Golimumab shows sustained efficacy for ankylosing spondylitis
The efficacy of the monoclonal anti-TNF* antibody golimumab was maintained in patients with active ankylosing spondylitis (AS) through 1 year, according to the updated results of the GO-ALIVE** study.
“A consistent, high level of response was observed … [and] golimumab concentrations were maintained at a steady state in both treatment groups through 1 year,” said the researchers. These findings come on the heels of the initial results, wherein the primary endpoint – ASAS20*** – and all controlled endpoints were achieved at week 16 and maintained through week 28. [J Rheumatol 2018;45:341-34]
As previously reported, 208 individuals with AS were randomized 1:1 to receive intravenous infusions of golimumab 2 mg/kg (weeks 0, 4, and every 8 weeks [Q8W] thereafter) or placebo (weeks 0, 4, and 12). Placebo recipients crossed over to golimumab at week 16 and continued to receive the study drug at week 20 and Q8W thereafter. The current efficacy assessment ran through week 52, while safety was monitored until week 60. [J Rheumatol 2019;46;1277-1283]
At week 52, ASAS20 was achieved by ~2/3 of golimumab and placebo crossover recipients (69.5 percent and 65.0 percent). More than half of participants in both golimumab and placebo crossover arms achieved ASAS40*** (56.2 percent and 51.5 percent) and BASDAI50# (56.2 percent and 55.3 percent), while almost a quarter achieved ASAS partial remission (24.8 percent and 24.3 percent).
Following crossover to golimumab at week 16, favourable responses were achieved as early as week 20 and remained steady through week 52, the researchers pointed out. “This rapid improvement may be … partially attributed to the placebo response occurring through week 16 in these patient-driven outcomes, with further improvement upon switching to golimumab.”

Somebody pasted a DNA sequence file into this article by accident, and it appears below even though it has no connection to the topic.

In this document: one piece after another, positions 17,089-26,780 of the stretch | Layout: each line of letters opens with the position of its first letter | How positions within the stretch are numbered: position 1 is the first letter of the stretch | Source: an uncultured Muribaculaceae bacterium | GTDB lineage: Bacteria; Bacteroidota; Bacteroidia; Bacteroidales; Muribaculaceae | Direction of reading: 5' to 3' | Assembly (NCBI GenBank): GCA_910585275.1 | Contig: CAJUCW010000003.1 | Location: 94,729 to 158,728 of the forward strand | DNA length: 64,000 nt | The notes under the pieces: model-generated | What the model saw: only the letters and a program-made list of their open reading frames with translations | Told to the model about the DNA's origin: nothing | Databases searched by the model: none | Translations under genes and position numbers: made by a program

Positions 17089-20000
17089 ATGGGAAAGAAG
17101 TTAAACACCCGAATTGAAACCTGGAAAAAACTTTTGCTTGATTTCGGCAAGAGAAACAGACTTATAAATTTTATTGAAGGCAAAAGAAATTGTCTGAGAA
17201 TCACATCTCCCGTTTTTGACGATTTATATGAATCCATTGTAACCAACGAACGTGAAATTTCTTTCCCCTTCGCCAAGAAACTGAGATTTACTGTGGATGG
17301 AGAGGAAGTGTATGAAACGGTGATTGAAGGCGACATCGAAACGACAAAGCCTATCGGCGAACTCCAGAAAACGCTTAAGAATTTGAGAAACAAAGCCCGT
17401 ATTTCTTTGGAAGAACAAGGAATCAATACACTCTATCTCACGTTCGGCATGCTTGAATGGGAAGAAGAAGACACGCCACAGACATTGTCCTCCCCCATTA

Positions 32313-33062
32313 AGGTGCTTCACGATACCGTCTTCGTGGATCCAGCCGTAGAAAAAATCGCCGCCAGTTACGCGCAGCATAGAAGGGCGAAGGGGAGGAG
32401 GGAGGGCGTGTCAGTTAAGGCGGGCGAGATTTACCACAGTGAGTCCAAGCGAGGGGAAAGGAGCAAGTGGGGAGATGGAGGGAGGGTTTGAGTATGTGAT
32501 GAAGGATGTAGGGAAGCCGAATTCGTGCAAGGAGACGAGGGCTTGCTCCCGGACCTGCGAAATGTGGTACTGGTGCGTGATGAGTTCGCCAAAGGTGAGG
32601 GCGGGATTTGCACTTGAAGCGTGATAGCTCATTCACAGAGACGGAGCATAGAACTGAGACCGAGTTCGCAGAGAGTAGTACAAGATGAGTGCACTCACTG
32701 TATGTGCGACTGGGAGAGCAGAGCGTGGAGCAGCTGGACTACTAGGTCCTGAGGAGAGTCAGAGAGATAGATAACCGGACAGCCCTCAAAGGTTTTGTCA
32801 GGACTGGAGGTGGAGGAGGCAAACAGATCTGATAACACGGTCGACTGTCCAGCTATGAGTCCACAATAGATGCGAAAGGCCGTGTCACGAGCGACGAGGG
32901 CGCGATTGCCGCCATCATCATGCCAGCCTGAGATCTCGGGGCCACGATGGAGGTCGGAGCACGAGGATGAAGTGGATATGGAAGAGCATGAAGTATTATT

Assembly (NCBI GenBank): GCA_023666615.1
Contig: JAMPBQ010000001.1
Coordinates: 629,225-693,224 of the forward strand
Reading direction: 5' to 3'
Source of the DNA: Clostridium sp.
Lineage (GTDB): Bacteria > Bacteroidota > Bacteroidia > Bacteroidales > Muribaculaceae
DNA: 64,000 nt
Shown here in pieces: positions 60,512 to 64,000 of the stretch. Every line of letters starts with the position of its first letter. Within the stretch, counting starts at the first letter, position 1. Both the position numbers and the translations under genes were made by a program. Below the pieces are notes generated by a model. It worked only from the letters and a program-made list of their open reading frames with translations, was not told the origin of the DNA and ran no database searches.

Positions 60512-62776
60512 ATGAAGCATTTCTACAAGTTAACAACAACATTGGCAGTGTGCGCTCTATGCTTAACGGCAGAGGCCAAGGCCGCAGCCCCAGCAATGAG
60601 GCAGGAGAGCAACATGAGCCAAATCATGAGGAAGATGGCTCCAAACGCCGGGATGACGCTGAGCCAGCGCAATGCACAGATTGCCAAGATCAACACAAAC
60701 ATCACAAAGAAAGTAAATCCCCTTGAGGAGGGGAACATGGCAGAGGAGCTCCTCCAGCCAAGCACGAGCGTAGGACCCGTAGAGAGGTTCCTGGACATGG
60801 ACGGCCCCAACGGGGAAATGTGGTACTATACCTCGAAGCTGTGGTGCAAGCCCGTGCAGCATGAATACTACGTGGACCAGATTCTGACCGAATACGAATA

Mean changes in Bath Ankylosing Spondylitis Functional Index (BASFI) and AS Quality of Life index (ASQoL) scores from baseline to week 52 were similar between the golimumab and placebo crossover arms (-2.7 and -2.6 [BASFI]; -5.5 and -5.4 [ASQoL]).
About 55 percent of all golimumab recipients reported ≥1 adverse events (AE) through week 60, with 3.4 percent having ≥ 1 serious AE. There were only a few participants who discontinued treatment through 1 year.
“[O]ver 90 percent of patients completed study infusions through week 52 … Moreover, the safety events through 1 year … were consistent with other anti-TNF therapies in AS; [however,] it should be noted that this study was not powered to detect rare events,” said the researchers.
AS is potentially debilitating due to the reduced spinal mobility brought about by the progressive spinal stiffness, consequently leading to a substantial impairment in health-related quality of life. [Hip Pelvis 2017;29:211-222; Arthritis Rheum 2007;57:1050-1057] Current treatment recommendations include non-steroidal anti-inflammatory drugs (NSAIDs) and anti-TNF agents for cases that do not respond well to NSAIDs. [Arthritis Rheumatol 2016;68:282-298]
Taken together, the findings show that golimumab effectively reduced the signs and symptoms of AS among NSAID nonresponders with sustained response through 1 year, thereby reinforcing evidence reflecting the potential of golimumab in this setting, concluded the researchers.